noun, verb (used with or without object), adjective Chiefly British.
verb (used without object)
verb (used with object)
Origin of labor
Synonyms for labor
Antonyms for labor
Examples from the Web for labour
Contemporary Examples of labour
They were finally accepted by a Labour Home Secretary, Roy Jenkins, in 1967.The Castration of Alan Turing, Britain’s Code-Breaking WWII Hero
November 29, 2014
A senior Labour Party MP scoffed at what he suggested was faulty logic.Britain’s Let-Em-All-Die Policy
Nico Hines, Barbie Latza Nadeau
November 1, 2014
You take away Scotland, you take a major base of Labour strength.
So a Scottish secession need not prevent Labour from winning in a reduced UK.
However: The historical record does not, it should be said, support the cataclysmic conclusion that Labour could never win again.
Historical Examples of labour
Had you been poor, how delightful would it have been to labour for my benefactor!
To serve your friend would have been, I deemed, a labour of love.
Every thought was bent to attain the end, no labour was deemed to arduous.The Grand Old Man
Richard B. Cook
And what the "future hope" was, he told us in the very first line of "Love's Labour's Lost."The Man Shakespeare
The wished time had come of rest from labour, of leisure for thought.Green Mansions
W. H. Hudson
- the people, class, or workers involved in this, esp in contrast to management, capital, etc
- (as modifier)a labour dispute; labour relations
- difficult or arduous work or effort
- (in combination)labour-saving
- the process or effort of childbirth or the time during which this takes place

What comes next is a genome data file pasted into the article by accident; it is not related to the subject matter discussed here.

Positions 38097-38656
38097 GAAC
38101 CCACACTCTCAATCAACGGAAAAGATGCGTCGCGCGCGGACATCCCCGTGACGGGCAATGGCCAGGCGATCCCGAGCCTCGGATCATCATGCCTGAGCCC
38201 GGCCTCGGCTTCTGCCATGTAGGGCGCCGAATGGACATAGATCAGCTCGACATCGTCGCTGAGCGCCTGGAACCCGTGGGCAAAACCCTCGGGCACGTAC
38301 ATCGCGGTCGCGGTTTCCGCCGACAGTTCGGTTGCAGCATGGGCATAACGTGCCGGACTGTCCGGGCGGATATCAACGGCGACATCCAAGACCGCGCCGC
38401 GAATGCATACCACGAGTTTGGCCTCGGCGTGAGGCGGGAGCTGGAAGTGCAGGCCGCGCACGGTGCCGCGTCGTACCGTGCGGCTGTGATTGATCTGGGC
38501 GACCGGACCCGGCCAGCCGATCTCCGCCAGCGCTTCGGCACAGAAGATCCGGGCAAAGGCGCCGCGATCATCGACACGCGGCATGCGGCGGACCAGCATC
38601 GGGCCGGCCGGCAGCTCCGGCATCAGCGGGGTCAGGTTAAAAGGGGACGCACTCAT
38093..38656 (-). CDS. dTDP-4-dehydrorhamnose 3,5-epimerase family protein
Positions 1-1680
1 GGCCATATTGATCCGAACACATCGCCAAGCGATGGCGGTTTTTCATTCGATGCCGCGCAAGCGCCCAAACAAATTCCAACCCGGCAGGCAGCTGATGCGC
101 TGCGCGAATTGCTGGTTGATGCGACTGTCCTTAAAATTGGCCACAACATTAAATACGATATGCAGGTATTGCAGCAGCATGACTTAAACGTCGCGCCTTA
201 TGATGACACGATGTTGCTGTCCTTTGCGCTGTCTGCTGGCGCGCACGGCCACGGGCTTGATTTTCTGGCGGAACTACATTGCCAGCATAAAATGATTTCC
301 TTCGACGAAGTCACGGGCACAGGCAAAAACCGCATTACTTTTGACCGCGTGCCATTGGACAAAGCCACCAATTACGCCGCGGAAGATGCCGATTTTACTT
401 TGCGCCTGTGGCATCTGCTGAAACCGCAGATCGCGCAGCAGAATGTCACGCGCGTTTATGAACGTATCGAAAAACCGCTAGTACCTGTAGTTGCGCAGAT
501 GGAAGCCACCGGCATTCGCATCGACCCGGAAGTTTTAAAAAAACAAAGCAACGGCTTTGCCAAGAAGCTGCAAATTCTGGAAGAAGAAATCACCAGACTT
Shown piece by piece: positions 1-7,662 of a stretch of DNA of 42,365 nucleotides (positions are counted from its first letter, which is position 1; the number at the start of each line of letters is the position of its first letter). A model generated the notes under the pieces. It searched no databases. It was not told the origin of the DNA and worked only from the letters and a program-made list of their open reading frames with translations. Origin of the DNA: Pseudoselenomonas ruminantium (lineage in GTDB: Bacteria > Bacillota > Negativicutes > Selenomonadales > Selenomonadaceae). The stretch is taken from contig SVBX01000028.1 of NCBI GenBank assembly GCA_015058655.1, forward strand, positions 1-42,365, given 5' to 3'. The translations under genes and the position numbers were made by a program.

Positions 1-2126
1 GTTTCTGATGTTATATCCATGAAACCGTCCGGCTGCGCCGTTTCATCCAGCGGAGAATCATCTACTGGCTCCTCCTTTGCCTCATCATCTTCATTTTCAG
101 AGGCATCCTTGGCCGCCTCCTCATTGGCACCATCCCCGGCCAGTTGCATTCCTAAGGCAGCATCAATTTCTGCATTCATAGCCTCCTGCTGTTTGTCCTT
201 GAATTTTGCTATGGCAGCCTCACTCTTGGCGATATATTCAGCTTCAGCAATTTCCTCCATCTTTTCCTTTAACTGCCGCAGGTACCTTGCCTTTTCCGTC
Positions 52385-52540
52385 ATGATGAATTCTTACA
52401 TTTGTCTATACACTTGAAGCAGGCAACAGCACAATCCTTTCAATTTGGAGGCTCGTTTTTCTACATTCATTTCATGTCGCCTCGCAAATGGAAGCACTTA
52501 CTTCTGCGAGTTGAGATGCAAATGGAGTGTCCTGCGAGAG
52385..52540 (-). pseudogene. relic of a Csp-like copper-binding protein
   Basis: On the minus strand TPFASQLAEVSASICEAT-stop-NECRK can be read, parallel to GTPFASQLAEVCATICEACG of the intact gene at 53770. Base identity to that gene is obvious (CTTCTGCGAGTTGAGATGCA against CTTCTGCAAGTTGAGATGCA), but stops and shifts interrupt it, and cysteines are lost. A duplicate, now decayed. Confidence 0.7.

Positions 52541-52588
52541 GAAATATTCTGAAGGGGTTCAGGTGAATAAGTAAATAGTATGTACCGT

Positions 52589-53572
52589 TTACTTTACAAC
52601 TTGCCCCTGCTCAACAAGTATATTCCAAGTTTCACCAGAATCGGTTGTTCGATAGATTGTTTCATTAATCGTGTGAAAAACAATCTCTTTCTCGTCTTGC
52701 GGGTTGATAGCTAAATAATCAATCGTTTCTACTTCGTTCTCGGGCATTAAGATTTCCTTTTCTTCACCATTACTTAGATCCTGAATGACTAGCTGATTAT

- (as modifier)labour pains
Word Origin for labour
c.1300, "a task, a project;" later "exertion of the body; trouble, difficulty, hardship" (late 14c.), from Old French labor "labor, toil, work, exertion, task" (12c., Modern French labeur), from Latin laborem (nominative labor) "labor, toil, exertion; hardship, pain, fatigue; a work, a product of labor," of uncertain origin, perhaps originally from the notion of "tottering under a burden," and related to labere "to totter."
Meaning "body of laborers considered as a class" (usually contrasted to capitalists) is from 1839. Sense of "physical exertions of childbirth" is 1590s, earlier labour of birthe (early 15c.), a sense also found in Old French, and cf. French en travail "in (childbirth) suffering" (see travail). Labor Day first marked 1882 in New York City.
late 14c., "perform manual or physical work; work hard; keep busy; take pains, strive, endeavor" (also "copulate"), from Old French laborer "work, toil; struggle, have difficulty," from Latin laborare, from labor (see labor (n.)). The verb in modern French, Spanish, Portuguese means "to plow;" the wider sense being taken by the equivalent of English travail. Sense of "to endure pain, suffer" is early 15c., especially in phrase labor of child. Related: Labored; laboring.